However, note that GOES-16 Water Vapor weighting functions calculated using 12 UTC rawinsonde data from Amarillo (below) indicated that peak contributions were in the middle troposphere — in the 440-500 hPa pressure range — with no surface radiation contributions at 6.9 µm or 6.2 µm. It was the deep-tropospheric nature of the leeside cold frontal gravity wave that allowed its signature to be sensed by the 6.9 µm and 6.2 µm Water Vapor spectral bands.

GOES-16 Water Vapor weighting functions, calculated using 12 UTC rawinsonde data from Amarillo, Texas [click to enlarge]

GOES-16 Water Vapor weighting functions, calculated using 12 UTC rawinsonde data from Amarillo, Texas [click to enlarge]

Super Typhoon Hagibis in the West Pacific Ocean

October 7th, 2019 |

Himawari-i8

Himawari-8 “Clean” Infrared Window (10.4 µm) images [click to play animation | MP4]

JMA Himawari-8 “Clean” Infrared Window (10.4 µm) images (above) showed the pinhole eye of Super Typhoon Hagibis as it rapidly intensified to a Category 5 storm (ADT | SATCON) by 12 UTC on 07 October 2019. Hagibis exhibited some trochoidal motion and variations in forward speed as it approached the Northern Mariana Islands, eventually moving just south of the small uninhabited island of Anatahan (north of Saipan, station identifier PGSN) around 15 UTC.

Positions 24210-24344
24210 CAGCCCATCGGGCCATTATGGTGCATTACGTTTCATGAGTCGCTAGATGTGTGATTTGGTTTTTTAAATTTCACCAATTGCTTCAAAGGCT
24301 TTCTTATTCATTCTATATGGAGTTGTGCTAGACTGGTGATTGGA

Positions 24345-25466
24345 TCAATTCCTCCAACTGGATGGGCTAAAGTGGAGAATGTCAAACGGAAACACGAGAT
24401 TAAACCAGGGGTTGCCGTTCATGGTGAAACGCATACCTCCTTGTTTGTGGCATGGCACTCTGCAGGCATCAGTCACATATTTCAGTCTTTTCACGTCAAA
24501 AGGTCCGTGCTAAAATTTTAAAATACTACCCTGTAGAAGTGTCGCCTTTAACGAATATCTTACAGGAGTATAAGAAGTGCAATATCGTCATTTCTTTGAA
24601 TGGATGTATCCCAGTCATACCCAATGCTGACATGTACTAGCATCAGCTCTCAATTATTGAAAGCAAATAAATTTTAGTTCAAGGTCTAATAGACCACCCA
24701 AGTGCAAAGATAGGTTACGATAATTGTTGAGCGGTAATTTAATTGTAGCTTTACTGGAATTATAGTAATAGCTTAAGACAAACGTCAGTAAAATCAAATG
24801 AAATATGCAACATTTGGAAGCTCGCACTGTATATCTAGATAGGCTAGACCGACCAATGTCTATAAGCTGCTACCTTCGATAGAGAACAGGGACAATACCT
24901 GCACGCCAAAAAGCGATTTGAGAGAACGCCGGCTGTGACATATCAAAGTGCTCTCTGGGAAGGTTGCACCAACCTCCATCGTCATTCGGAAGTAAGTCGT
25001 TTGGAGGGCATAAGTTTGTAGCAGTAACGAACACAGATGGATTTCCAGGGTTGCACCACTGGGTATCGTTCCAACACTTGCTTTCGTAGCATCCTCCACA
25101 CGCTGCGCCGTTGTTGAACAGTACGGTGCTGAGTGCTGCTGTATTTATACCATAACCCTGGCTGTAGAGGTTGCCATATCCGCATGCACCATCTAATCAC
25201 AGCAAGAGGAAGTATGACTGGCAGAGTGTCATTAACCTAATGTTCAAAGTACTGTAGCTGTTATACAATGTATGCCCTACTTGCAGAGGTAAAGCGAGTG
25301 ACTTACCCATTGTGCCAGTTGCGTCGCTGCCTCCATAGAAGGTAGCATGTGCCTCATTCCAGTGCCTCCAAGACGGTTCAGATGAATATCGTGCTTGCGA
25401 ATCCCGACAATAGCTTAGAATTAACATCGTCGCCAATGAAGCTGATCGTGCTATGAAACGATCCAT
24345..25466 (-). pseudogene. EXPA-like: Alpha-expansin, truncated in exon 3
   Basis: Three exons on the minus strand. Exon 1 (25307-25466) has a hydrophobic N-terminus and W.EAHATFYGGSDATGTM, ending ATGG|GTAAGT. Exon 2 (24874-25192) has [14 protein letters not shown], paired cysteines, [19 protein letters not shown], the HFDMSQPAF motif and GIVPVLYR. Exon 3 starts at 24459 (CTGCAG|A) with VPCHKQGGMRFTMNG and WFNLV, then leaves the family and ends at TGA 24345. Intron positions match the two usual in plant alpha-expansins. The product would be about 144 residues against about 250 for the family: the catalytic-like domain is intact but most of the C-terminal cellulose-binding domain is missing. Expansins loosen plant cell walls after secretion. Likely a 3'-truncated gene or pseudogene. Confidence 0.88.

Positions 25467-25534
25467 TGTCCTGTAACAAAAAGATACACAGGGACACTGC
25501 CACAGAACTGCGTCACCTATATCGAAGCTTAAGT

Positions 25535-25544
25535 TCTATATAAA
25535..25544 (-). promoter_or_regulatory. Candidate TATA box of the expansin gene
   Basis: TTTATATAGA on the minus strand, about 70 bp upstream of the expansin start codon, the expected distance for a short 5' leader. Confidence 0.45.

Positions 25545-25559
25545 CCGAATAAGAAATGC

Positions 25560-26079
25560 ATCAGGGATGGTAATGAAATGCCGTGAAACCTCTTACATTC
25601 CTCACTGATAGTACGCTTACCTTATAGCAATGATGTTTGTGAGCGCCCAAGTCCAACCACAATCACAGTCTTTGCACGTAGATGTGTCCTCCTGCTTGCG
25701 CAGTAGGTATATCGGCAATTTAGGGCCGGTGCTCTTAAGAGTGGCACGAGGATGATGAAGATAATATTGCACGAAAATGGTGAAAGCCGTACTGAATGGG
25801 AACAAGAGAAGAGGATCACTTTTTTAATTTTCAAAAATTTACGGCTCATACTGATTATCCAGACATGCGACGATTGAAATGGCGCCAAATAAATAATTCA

A toggle between VIIRS Infrared Window (11.45 µm) images from NOAA-20 and Suomi NPP (below) showed the eye just west of Anatahan.

VIIRS Infrared Window (11.45 µm) images from NOAA-20 and Suomi NPP (credit: William Straka, CIMSS) [click to enlarge]

VIIRS Infrared Window (11.45 µm) images from NOAA-20 and Suomi NPP (credit: William Straka, CIMSS) [click to enlarge]

During the period 06 October/2014 UTC to 07 October/0714 UTC, Himawari-8 “Red” Visible (0.64 µm) images (below) showed the initial period of rapid intensification, during which Hagibis developed a well-defined pinhole eye.

Himawari-8 "Red" Visible (0.64 µm) images [click to play animation | MP4]